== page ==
The untrained newspaper reader is served a semantic trick, again, by writers from Mussolini to Popper or Leary, who have mixed up authority and authoritarian. Authority may be highly desirable — in medicine, for example, where there are professional and quack treatments, in scholarship, where authorities recognize, for example, correct and incorrect translations, and so on. Indeed, the aim of knowledge is to clarify authority. On the other hand, authoritarian interference with harmless freedoms may stultify the growth of individual character or convert social progress from an evolutionary to a wasteful, hate-producing revolutionary mode. These few words must suffice for the present to warn that we have no intention of accepting here the game of stereotypes — liberal, fascist, free, communist, etc. — which, used by knaves to make a trap for fools, at present characteristically drags discussion into foul emotional whirlpools.
As pointed out above, although the sinister, significant rise in criminal, anti-social action throughout most "civilized" countries over the last twenty years; or the increasing alienation and identity crises of youth; or the emotionality cult against logical analysis (Hofstadter, 1963); or the rising suicide and drug addiction, have associations with (a) economic causes, notably an increasing real standard of living (leisure and lack of hunger promote experiment), yet the most highly correlated association is (b) the appearance of "moral relativism" or the decay of agreed ethical authority. The vacuum in real life pressures occasioned by the first, through sudden technological alleviation of the severity of life is not our concern here. If Bernard Darwin was right in his book The Next Million Years (1952), the period of lushness will be a quite temporary respite from reality pressures and an only momentary proliferation of temptation, whereas the pressure of the problem of rational moral direction has begun in earnest and will stay with us indefinitely.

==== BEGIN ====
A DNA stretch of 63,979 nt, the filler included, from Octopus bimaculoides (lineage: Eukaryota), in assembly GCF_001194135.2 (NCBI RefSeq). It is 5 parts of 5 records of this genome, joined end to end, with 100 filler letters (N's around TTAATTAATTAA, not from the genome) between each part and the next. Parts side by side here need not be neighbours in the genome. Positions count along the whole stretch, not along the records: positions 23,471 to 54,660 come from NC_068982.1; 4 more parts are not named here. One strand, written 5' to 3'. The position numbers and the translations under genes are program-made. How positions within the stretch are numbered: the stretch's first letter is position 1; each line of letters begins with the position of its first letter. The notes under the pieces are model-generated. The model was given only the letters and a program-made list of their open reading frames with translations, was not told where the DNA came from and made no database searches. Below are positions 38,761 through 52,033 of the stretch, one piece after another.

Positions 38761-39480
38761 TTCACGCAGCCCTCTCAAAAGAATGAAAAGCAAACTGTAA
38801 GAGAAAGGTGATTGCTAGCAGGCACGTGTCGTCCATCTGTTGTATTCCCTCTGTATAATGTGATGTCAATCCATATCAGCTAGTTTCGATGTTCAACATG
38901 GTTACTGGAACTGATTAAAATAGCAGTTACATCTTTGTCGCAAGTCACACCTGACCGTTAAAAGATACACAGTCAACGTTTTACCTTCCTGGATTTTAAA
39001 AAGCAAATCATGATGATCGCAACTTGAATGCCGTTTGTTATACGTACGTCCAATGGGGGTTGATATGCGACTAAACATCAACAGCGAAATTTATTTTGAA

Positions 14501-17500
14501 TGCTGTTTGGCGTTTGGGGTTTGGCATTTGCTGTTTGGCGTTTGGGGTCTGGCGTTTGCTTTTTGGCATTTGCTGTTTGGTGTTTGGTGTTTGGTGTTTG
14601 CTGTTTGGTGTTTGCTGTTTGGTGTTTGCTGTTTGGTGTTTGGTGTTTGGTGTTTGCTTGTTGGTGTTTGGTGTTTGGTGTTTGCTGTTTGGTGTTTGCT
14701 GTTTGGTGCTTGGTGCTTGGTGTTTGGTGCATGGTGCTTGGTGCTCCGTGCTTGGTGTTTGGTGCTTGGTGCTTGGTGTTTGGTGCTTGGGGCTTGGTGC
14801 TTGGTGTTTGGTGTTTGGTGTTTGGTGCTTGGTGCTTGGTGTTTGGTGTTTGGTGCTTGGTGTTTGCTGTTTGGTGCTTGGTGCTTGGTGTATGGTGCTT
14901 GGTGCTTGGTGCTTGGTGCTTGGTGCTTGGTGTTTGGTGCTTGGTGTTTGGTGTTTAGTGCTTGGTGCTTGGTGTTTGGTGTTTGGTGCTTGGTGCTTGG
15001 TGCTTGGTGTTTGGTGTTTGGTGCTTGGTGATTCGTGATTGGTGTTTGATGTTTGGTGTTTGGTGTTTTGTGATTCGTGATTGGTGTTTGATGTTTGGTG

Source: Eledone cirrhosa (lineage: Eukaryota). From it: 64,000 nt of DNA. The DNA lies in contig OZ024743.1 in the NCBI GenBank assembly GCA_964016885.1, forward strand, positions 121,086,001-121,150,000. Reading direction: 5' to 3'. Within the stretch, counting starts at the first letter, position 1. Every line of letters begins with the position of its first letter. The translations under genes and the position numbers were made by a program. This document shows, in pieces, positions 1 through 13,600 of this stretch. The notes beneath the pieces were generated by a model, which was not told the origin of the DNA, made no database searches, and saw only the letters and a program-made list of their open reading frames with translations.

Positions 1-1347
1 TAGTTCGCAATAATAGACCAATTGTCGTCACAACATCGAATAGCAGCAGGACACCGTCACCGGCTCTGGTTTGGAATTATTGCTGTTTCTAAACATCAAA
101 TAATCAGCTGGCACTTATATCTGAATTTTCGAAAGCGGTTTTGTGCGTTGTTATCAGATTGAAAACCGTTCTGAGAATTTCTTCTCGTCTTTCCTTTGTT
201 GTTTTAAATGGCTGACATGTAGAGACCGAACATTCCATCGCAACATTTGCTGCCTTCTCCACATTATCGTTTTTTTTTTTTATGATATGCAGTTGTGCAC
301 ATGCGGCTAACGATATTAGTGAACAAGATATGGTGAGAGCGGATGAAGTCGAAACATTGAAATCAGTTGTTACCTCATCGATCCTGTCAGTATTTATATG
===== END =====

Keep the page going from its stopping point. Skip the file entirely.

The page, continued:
Genuine moral relativism theoretically need not mean any loss of moral determination, but only an experiment with different kinds of values, each ardently and uniformly accepted in its own community. Such group experiment, with special conditions discussed later, is vital for progress. But without the deliberate planning of these special conditions there is little doubt that in most societies relativism — especially individual moral relativism — will coincide with deterioration of standards. For, (a) the splitting up into ethical splinter groups has historically necessarily tended to coincide with the breakdown of a monolithic and powerful "universal" religion, (b) the experiencing of too great a diversity of values — as child guidance clinic experience soon showed (Burt, 1925; Cattell, 1937b) — is apt to breed in the individual a casualness about all values, (c) in the universal tendency of the Freudian id to avoid moral responsibility and inhibition, the claim that moral systems are merely relative is one of the best defenses for the unscrupulous intellectual to use as an evasive rationalization. (The experimental relativity defined here, by contrast, does not say all are equally correct, but that one is correct, though we do not yet know which.) And, (d) although experiment and deferred adjustment are conditions of progress, if lack of "closure" persists too long one may suspect that insufficient effort and intelligence are being applied to find the true solution.